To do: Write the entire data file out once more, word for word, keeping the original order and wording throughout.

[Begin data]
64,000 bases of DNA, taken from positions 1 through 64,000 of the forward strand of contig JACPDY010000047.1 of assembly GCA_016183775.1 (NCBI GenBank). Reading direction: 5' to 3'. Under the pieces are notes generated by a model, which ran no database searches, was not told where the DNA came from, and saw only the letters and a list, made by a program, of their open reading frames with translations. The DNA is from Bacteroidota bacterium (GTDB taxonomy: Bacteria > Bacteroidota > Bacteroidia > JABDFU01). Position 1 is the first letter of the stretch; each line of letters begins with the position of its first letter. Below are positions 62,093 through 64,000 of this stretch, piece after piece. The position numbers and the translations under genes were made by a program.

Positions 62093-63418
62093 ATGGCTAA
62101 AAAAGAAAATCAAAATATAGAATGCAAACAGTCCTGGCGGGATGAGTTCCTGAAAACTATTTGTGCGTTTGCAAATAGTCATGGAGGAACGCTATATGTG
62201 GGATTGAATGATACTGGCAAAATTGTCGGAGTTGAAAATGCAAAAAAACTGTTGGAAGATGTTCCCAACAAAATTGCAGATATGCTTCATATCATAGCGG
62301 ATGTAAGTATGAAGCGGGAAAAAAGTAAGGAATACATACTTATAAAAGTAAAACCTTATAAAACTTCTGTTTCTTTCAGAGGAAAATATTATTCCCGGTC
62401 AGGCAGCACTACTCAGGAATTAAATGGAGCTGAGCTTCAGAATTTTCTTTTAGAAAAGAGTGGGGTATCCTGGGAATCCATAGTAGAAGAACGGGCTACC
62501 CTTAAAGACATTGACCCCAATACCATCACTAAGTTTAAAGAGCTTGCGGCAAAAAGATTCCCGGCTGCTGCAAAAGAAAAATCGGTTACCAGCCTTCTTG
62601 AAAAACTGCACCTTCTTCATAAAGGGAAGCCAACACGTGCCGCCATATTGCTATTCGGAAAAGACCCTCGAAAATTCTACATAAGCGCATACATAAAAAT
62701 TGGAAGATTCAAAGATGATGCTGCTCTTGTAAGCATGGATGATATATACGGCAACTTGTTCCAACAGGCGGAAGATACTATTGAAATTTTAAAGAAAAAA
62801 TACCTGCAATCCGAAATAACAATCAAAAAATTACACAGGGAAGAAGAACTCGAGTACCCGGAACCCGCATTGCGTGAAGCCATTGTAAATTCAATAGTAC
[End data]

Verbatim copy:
64,000 bases of DNA, taken from positions 1 through 64,000 of the forward strand of contig JACPDY010000047.1 of assembly GCA_016183775.1 (NCBI GenBank). Reading direction: 5' to 3'. Under the pieces are notes generated by a model, which ran no database searches, was not told where the DNA came from, and saw only the letters and a list, made by a program, of their open reading frames with translations. The DNA is from Bacteroidota bacterium (GTDB taxonomy: Bacteria > Bacteroidota > Bacteroidia > JABDFU01). Position 1 is the first letter of the stretch; each line of letters begins with the position of its first letter. Below are positions 62,093 through 64,000 of this stretch, piece after piece. The position numbers and the translations under genes were made by a program.

Positions 62093-63418
62093 ATGGCTAA
62101 AAAAGAAAATCAAAATATAGAATGCAAACAGTCCTGGCGGGATGAGTTCCTGAAAACTATTTGTGCGTTTGCAAATAGTCATGGAGGAACGCTATATGTG
62201 GGATTGAATGATACTGGCAAAATTGTCGGAGTTGAAAATGCAAAAAAACTGTTGGAAGATGTTCCCAACAAAATTGCAGATATGCTTCATATCATAGCGG
62301 ATGTAAGTATGAAGCGGGAAAAAAGTAAGGAATACATACTTATAAAAGTAAAACCTTATAAAACTTCTGTTTCTTTCAGAGGAAAATATTATTCCCGGTC
62401 AGGCAGCACTACTCAGGAATTAAATGGAGCTGAGCTTCAGAATTTTCTTTTAGAAAAGAGTGGGGTATCCTGGGAATCCATAGTAGAAGAACGGGCTACC
62501 CTTAAAGACATTGACCCCAATACCATCACTAAGTTTAAAGAGCTTGCGGCAAAAAGATTCCCGGCTGCTGCAAAAGAAAAATCGGTTACCAGCCTTCTTG
62601 AAAAACTGCACCTTCTTCATAAAGGGAAGCCAACACGTGCCGCCATATTGCTATTCGGAAAAGACCCTCGAAAATTCTACATAAGCGCATACATAAAAAT
62701 TGGAAGATTCAAAGATGATGCTGCTCTTGTAAGCATGGATGATATATACGGCAACTTGTTCCAACAGGCGGAAGATACTATTGAAATTTTAAAGAAAAAA
62801 TACCTGCAATCCGAAATAACAATCAAAAAATTACACAGGGAAGAAGAACTCGAGTACCCGGAACCCGCATTGCGTGAAGCCATTGTAAATTCAATAGTAC